NPAC, along with other advocacy groups and the U.S. Chamber of Commerce, are asking the high court to clearly state how the practice of medicine should be regulated under the CSA. Some argued it is best left to state medical boards, not federal prosecutors or law enforcement.
“Patients with pain, addiction, or both desperately need appropriate care and treatment. If practitioners are held strictly liable under (the CSA), patient abandonment will become ever more common as practitioners act to avoid scrutiny,” Jennifer Oliva and Kelly Dineen, professors of health law and policy, said in their brief. “Progress in medical care in these areas can only recover if the regulation of medical practice is returned to the province of the states except in narrow circumstances.”
At issue in the Ruan/Kahn case is what constitutes the “standard of care” and “usual course of professional practice” under the CSA. Doctors traditionally have been given wide latitude in determining what’s appropriate for a patient, as long as they act in “good faith” with a medical purpose. But that laissez-faire approach came to an end as the overdose crisis intensified and doctors came under more scrutiny for their opioid prescribing practices.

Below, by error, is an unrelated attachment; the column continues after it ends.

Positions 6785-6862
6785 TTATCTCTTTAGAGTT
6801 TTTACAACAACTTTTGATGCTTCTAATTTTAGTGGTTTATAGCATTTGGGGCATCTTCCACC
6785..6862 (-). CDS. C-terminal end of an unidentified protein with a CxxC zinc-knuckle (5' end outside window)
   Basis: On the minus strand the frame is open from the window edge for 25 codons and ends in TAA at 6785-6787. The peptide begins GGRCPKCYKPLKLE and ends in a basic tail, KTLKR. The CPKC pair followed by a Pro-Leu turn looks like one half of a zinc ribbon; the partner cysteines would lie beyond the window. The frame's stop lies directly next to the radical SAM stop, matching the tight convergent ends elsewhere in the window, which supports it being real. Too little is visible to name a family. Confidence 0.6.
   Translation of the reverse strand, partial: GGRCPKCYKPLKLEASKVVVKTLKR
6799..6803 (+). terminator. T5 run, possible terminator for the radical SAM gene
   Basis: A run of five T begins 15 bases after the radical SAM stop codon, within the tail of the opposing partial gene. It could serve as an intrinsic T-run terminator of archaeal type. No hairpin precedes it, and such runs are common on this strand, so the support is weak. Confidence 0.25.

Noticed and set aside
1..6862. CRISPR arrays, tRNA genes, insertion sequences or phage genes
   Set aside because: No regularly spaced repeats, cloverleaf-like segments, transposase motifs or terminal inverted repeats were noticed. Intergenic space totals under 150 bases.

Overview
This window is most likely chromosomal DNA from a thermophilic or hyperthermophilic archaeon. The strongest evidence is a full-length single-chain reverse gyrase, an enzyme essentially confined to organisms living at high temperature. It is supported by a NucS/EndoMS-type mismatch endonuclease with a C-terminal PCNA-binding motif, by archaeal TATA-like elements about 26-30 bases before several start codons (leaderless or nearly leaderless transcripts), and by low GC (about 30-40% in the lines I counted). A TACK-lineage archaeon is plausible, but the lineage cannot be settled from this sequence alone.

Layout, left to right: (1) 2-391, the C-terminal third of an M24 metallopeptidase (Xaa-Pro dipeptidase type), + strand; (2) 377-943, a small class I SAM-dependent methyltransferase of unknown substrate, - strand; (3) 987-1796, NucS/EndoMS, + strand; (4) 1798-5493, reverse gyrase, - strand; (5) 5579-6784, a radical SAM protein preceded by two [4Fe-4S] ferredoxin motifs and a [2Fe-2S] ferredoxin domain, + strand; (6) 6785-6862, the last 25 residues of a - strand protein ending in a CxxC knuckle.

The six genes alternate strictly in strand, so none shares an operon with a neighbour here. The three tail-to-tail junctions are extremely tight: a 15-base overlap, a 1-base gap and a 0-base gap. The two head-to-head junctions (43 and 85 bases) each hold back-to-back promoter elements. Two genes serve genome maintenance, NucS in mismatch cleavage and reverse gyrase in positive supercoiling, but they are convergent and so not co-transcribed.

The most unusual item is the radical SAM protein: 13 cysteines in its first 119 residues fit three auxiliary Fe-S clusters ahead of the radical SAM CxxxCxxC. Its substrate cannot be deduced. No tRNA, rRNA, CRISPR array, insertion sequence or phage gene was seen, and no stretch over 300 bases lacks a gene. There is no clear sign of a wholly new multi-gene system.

“No other country criminalizes physician behavior like the federal prosecutors have done in the US. This is especially the case as these prosecutions are all based on a whim with an ‘expert’ opinion rendered by a hired government expert and orchestrated by a new generation of overzealous and unchecked federal prosecutors pointing fingers at wealthy doctors as greedy drug pushers and fraudsters,” Physicians Against Abuse argued in its brief.
“Doctors are just a ‘sitting duck’ for these federal prosecutors who raid medical offices and unlike the career drug pusher on the streets who gets caught and charged with one or two counts, federal prosecutors pile up count after count because doctors are required to keep records and those records are used against them in these out of control prosecutions against physicians.”